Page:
Recognize ag challenges in tax code

2017-04-15T08:00:00Z Recognize ag challenges in tax codeBy Patricia A. Wolff Illinois Farmer Today
April 15, 2017 8:00 am  • 

The House of Representatives is moving forward with comprehensive tax reform designed to spur growth of our nation’s economy. Many of the provisions of the tax reform blueprint will be beneficial to farmers, including reduced income tax rates, reduced capital gains taxes, immediate expensing for all business inputs except land and the elimination of the estate tax.

The proposed loss of the deduction for business interest expense, however, is a cause for concern. The blueprint can be improved by guaranteeing the continuation of stepped-up basis, preserving cash accounting and maintaining like-kind exchanges. …

Farm Bureau supports reducing tax rates and views this as the most important goal of tax reform. Tax reform must be comprehensive and treat farm and ranch businesses that operate as individuals, pass-through businesses and corporations fairly. …

While lower tax rates are important, the critical feature for farmers and ranchers is the effective tax rate paid by farm and ranch businesses. Tax reform that lowers rates by expanding the base should not increase the overall tax burden (combined income and self-employment taxes) of farm and ranch businesses.

Because profit margins in farming and ranching are tight, farm and ranch businesses are more likely to fall into lower tax brackets. Tax reform plans that fail to factor in the impact of lost deductions for all rate brackets could result in a tax increase for agriculture.

Farming and ranching is a cyclical business where a period of prosperity can be followed by one or more years of low prices, poor yields or even a weather disaster. Tax code provisions like income averaging allow farmers and ranchers to pay taxes at an effective rate equivalent to a business with the same aggregate but steady revenue stream.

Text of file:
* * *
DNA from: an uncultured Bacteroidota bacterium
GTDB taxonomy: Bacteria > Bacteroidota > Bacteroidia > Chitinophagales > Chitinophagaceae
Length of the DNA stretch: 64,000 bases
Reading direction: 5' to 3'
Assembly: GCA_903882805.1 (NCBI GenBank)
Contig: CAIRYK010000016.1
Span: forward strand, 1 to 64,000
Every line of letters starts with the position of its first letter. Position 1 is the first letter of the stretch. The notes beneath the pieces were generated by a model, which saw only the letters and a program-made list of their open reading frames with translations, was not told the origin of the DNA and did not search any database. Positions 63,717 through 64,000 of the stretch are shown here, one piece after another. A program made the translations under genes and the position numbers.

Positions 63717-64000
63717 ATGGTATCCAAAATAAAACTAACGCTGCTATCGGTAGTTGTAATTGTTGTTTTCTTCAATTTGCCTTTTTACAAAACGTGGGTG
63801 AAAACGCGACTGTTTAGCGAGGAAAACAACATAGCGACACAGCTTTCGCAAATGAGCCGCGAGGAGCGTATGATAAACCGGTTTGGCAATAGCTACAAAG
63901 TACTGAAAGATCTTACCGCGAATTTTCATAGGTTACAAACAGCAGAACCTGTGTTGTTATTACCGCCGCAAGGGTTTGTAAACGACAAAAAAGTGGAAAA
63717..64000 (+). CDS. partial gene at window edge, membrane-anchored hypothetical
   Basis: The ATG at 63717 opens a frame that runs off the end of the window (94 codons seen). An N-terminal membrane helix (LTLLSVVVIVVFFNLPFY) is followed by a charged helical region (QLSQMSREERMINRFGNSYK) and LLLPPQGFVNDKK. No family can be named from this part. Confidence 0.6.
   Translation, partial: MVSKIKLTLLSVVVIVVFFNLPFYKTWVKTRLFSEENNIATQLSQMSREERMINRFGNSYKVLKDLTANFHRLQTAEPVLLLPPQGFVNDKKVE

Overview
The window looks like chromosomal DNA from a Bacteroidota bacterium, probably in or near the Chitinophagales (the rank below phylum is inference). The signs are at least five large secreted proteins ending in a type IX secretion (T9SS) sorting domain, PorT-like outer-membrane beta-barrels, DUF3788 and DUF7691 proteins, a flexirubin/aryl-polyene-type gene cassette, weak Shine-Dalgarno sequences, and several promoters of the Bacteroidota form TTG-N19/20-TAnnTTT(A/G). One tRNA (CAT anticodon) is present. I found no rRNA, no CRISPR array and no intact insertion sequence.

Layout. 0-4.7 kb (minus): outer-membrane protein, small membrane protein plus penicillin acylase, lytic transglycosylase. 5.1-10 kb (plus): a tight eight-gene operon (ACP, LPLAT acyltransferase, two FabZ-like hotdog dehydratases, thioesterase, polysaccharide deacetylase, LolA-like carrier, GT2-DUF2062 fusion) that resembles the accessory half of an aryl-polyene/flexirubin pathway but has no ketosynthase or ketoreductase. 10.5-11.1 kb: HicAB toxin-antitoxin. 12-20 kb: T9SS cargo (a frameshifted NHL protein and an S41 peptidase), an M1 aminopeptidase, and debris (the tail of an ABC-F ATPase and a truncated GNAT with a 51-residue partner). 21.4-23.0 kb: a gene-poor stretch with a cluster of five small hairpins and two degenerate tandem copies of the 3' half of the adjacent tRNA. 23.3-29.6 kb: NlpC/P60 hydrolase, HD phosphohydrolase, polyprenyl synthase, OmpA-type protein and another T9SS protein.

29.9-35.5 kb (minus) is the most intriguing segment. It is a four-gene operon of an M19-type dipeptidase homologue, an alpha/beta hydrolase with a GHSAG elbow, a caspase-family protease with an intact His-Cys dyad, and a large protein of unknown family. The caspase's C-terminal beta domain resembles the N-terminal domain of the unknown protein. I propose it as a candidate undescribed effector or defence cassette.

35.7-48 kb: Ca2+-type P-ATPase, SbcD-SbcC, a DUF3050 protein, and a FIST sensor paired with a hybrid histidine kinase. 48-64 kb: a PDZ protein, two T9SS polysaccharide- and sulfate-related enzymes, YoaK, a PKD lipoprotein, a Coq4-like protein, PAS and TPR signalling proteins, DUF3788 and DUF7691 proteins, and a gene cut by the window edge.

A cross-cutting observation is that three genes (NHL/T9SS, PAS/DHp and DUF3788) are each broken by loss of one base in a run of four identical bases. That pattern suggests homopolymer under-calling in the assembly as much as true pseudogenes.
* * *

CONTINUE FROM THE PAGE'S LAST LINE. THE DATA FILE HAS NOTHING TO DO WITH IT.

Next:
Farm savings accounts would accomplish the same object plus allow a famer or rancher to reserve income in a dedicated savings account for withdrawal during a poor financial year.

Currently one of the main mechanisms farmers have to move money from one year to the next is by purchasing new equipment or other inputs. Farm savings accounts would give farmers much more flexibility in money management.

Expensing allows farm and ranch business to recover the cost of business investments in the year a purchase is made. Because production agriculture has high input costs, Farm Bureau places a high value on the immediate write-off of equipment, production supplies and pre-productive costs. …

Debt service is an ongoing and significant cost of doing business for farmers and ranchers who must rely on borrowed money to buy production inputs, vehicles and equipment, and land and buildings. Interest paid on these loans should be deductible because interest is a legitimate business expense. …

Estate taxes disrupt the transition of farm and ranch businesses from one generation to the next. Farm Bureau supports estate tax repeal, opposes the collection of capital gains taxes at death and supports the continuation of unlimited stepped-up basis. …

Patricia A. Wolff is senior director of congressional relations for the American Farm Bureau Federation. These comments are from her testimony to a House Agriculture Committee hearing. Full text is at http://bit.ly/2nS1Io1.

Copyright 2017 Illinois Farmer Today. All rights reserved. This material may not be published, broadcast, rewritten or redistributed.

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